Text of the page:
The Consumer Product Safety Commission (CPSC) has issued new regulations for Christmas lights effective in May of 2015. The regulation describes some of the decorations as being substantially hazardous. With these regulations come specifications for minimum wire size, strain relief and overcurrent protection. While it is said that these characteristics are issued as a “voluntary standard”, the manufacturers of those decorations may be subject to fines and perhaps criminal penalties for non-compliance.
Why Is This Necessary?
While deaths from holiday lighting do not occur in significant numbers, the CPSC states that there have been 258 deaths associated with Christmas Lights between 1980 and 2013. In comparison, the number of deaths from alcohol poisoning in California alone are much greater than this number, and deaths from holiday lighting has actually gone down in recent years.
What Does This law regulate?
On the list of dangerous Christmas decorations are such things as wreaths, stars, un-shaded candles plastic blow-molded figures, light sculptures, and animated figures”.
The CPSC has issued a detailed definition of a Christmas Bulb, citing the Underwriters Laboratories (UL) definition of holiday lighting as “[a] product painted in colors to suggest a holiday theme or a snow covering, a figure in a holiday costume, or any decoration associated with a holiday or particular season of the year.”
The final ruling went on to state that lighting that is powered at 120 volts can be easily damaged, posing a risk of electrical shock or fire If not properly constructed.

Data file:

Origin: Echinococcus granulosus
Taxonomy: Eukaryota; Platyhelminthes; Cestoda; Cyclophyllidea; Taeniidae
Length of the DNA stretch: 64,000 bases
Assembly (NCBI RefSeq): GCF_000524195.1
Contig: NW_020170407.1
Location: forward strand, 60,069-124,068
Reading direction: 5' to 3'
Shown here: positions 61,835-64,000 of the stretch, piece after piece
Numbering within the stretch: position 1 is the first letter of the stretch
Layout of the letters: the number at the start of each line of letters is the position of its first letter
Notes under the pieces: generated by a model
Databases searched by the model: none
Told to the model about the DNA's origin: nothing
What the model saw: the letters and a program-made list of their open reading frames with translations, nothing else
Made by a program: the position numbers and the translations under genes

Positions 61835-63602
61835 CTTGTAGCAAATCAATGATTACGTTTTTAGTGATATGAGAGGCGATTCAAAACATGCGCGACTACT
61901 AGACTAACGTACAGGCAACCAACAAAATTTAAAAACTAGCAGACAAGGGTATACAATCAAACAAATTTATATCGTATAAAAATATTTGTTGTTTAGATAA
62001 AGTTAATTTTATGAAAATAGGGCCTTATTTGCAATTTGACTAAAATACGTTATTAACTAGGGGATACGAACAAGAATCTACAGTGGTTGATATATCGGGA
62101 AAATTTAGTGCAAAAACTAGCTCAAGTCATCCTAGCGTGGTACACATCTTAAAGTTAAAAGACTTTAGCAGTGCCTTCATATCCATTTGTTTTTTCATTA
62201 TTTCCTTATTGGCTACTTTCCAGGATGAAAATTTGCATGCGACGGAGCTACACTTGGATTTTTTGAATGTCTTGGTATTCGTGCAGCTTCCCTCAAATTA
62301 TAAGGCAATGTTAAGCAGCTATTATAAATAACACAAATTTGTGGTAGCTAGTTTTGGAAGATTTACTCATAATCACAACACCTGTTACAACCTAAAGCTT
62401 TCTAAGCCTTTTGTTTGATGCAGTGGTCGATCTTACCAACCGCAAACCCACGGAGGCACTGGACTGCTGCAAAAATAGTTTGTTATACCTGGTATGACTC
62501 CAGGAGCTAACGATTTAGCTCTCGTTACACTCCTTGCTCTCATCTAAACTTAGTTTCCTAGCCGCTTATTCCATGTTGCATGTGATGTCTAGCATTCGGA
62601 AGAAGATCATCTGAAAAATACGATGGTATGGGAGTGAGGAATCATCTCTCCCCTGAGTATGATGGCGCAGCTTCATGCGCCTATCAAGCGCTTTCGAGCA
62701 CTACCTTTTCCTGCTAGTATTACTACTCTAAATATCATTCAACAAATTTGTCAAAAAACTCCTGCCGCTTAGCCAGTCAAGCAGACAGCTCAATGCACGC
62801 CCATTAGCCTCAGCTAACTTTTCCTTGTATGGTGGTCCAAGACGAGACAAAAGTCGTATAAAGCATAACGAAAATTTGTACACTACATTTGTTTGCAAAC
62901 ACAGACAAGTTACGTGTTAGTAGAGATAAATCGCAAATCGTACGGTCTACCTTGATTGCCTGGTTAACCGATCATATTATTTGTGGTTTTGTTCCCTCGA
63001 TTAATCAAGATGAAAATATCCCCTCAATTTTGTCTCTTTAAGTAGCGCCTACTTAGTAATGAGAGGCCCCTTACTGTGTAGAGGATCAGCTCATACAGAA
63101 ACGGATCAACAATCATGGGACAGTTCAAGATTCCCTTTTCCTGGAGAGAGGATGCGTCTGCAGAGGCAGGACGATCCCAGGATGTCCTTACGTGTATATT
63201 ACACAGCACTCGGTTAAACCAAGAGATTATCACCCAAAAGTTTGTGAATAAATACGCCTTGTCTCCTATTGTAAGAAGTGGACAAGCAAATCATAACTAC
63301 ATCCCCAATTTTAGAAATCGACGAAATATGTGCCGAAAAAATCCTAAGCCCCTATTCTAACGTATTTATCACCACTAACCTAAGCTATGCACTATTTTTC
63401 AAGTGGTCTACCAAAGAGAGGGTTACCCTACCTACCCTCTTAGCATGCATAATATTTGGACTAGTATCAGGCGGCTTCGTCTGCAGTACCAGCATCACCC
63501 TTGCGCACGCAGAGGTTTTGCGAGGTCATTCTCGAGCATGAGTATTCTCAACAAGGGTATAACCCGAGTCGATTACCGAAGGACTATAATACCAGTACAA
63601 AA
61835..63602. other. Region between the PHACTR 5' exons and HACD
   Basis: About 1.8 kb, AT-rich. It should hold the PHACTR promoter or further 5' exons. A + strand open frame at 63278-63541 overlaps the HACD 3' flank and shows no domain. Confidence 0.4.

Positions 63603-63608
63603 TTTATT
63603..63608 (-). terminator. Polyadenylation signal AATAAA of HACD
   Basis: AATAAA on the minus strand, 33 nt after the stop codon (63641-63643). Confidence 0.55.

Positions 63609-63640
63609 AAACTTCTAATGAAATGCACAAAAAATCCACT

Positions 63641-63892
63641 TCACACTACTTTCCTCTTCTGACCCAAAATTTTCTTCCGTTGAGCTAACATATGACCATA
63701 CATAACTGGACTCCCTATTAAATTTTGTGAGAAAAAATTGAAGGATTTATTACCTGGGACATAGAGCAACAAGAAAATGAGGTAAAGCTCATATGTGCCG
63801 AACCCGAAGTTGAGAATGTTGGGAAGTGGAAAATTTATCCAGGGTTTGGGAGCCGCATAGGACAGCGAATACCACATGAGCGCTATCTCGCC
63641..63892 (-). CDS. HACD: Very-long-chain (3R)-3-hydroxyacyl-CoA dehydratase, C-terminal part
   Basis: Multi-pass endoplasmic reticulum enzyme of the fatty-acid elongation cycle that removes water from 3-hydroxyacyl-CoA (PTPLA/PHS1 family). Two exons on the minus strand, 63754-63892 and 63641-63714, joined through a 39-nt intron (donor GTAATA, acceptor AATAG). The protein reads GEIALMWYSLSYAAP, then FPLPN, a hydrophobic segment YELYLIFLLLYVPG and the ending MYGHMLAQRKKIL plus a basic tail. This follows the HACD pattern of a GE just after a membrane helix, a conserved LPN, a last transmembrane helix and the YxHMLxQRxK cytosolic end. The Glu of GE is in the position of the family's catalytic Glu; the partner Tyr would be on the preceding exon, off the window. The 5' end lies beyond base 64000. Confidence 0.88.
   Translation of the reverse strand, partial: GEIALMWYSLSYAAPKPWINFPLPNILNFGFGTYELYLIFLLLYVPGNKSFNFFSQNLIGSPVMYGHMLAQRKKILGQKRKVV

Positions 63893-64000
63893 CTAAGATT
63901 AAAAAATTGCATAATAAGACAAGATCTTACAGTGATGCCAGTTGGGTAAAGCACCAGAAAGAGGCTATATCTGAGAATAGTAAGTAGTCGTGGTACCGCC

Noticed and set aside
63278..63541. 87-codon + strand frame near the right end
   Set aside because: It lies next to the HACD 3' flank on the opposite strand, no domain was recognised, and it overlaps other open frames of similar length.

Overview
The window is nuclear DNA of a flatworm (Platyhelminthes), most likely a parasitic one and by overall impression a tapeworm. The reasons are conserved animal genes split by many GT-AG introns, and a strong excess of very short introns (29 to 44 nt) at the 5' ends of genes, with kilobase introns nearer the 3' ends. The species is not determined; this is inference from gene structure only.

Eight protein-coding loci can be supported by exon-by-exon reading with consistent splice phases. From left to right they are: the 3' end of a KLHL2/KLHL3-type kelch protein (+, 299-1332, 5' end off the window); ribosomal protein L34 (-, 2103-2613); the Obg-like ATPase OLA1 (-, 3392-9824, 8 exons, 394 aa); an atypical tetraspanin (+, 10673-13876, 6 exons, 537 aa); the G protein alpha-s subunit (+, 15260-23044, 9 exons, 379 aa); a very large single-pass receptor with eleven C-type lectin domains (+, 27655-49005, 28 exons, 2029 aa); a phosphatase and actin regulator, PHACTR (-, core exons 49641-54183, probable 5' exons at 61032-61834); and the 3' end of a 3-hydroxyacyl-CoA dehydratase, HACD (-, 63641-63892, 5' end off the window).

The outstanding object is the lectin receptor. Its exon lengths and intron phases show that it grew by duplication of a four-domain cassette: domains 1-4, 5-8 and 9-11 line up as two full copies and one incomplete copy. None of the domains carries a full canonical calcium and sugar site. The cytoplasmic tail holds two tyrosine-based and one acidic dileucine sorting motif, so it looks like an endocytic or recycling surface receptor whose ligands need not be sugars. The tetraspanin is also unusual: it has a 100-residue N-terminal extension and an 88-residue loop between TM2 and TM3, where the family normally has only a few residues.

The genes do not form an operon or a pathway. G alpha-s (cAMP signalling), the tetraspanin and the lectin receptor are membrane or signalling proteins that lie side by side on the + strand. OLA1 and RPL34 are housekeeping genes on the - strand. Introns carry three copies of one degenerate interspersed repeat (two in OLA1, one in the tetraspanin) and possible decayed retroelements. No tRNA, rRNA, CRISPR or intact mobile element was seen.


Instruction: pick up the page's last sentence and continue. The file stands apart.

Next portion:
Solar-powered lights, however, are exempt from these regulations, because they do not run off of a 120 volt circuit.
Objections To The New Laws
Critics have said this is a clear case of over-reaching government regulation and would amount to an unnecessary waste of financial resources. Diane Katz of the Heritage Research Foundation has said that the new regulation is designed for the convenience and power of regulators and has little to do with public safety.
Other critics have said that this is a harbinger of higher prices for lights. There have even been accusations of governmental prejudice against Christmas lights, citing the new regulations are just one more facet of the “War on Christmas.”
Other Opinions to the New Regulations
While many have said that this is a sure sign of government overreach, many more say the truth is that nothing much will change. The new regulations will merely accept the UL safety standards and definitions as federal regulations.
These regulations have been voluntarily accepted by most manufacturers of Christmas lights for many years, but now these regulations have been accepted by a federal agency and will be enforceable by the CPSC. This will hopefully increase consumer safety with a minimum of cost—since these rules and regulations have been accepted by most manufacturers already.
What is Really Going To Happen?
We can only wait and see, but it is hopeful that no costs will be passed down to the consumer. Christmas lights are currently readily available and at prices easily accessible to the average consumer. Changing this would make the CPSC very unpopular, and would not make future regulatory changes any more easily accepted.